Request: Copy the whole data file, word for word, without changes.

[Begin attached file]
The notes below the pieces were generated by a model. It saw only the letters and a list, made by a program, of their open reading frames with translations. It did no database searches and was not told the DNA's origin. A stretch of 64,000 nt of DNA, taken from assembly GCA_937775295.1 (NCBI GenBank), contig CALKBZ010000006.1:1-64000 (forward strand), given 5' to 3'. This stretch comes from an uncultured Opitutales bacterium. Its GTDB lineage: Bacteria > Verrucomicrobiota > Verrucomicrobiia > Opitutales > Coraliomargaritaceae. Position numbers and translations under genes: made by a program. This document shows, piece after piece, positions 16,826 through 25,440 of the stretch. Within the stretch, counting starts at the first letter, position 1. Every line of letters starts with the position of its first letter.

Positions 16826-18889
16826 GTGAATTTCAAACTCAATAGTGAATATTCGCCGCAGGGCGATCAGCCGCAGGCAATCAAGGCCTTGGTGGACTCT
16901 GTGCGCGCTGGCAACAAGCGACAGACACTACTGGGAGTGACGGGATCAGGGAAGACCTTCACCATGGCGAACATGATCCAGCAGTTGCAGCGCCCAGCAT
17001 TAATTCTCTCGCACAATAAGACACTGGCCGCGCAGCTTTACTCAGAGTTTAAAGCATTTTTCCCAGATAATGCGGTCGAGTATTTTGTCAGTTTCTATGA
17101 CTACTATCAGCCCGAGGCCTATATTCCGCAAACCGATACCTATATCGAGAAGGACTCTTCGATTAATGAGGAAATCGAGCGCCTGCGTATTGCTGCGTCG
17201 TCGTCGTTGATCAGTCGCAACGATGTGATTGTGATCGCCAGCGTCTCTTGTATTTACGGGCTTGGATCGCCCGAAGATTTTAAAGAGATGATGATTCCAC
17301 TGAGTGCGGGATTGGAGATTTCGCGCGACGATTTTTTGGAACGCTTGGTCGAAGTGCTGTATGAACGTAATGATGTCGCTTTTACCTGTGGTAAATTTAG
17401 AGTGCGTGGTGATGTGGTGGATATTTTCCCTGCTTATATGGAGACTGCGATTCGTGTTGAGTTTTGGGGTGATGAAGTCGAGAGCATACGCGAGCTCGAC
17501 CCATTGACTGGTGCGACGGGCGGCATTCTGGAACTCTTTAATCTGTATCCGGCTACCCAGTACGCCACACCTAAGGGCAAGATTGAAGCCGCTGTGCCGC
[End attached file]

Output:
The notes below the pieces were generated by a model. It saw only the letters and a list, made by a program, of their open reading frames with translations. It did no database searches and was not told the DNA's origin. A stretch of 64,000 nt of DNA, taken from assembly GCA_937775295.1 (NCBI GenBank), contig CALKBZ010000006.1:1-64000 (forward strand), given 5' to 3'. This stretch comes from an uncultured Opitutales bacterium. Its GTDB lineage: Bacteria > Verrucomicrobiota > Verrucomicrobiia > Opitutales > Coraliomargaritaceae. Position numbers and translations under genes: made by a program. This document shows, piece after piece, positions 16,826 through 25,440 of the stretch. Within the stretch, counting starts at the first letter, position 1. Every line of letters starts with the position of its first letter.

Positions 16826-18889
16826 GTGAATTTCAAACTCAATAGTGAATATTCGCCGCAGGGCGATCAGCCGCAGGCAATCAAGGCCTTGGTGGACTCT
16901 GTGCGCGCTGGCAACAAGCGACAGACACTACTGGGAGTGACGGGATCAGGGAAGACCTTCACCATGGCGAACATGATCCAGCAGTTGCAGCGCCCAGCAT
17001 TAATTCTCTCGCACAATAAGACACTGGCCGCGCAGCTTTACTCAGAGTTTAAAGCATTTTTCCCAGATAATGCGGTCGAGTATTTTGTCAGTTTCTATGA
17101 CTACTATCAGCCCGAGGCCTATATTCCGCAAACCGATACCTATATCGAGAAGGACTCTTCGATTAATGAGGAAATCGAGCGCCTGCGTATTGCTGCGTCG
17201 TCGTCGTTGATCAGTCGCAACGATGTGATTGTGATCGCCAGCGTCTCTTGTATTTACGGGCTTGGATCGCCCGAAGATTTTAAAGAGATGATGATTCCAC
17301 TGAGTGCGGGATTGGAGATTTCGCGCGACGATTTTTTGGAACGCTTGGTCGAAGTGCTGTATGAACGTAATGATGTCGCTTTTACCTGTGGTAAATTTAG
17401 AGTGCGTGGTGATGTGGTGGATATTTTCCCTGCTTATATGGAGACTGCGATTCGTGTTGAGTTTTGGGGTGATGAAGTCGAGAGCATACGCGAGCTCGAC
17501 CCATTGACTGGTGCGACGGGCGGCATTCTGGAACTCTTTAATCTGTATCCGGCTACCCAGTACGCCACACCTAAGGGCAAGATTGAAGCCGCTGTGCCGC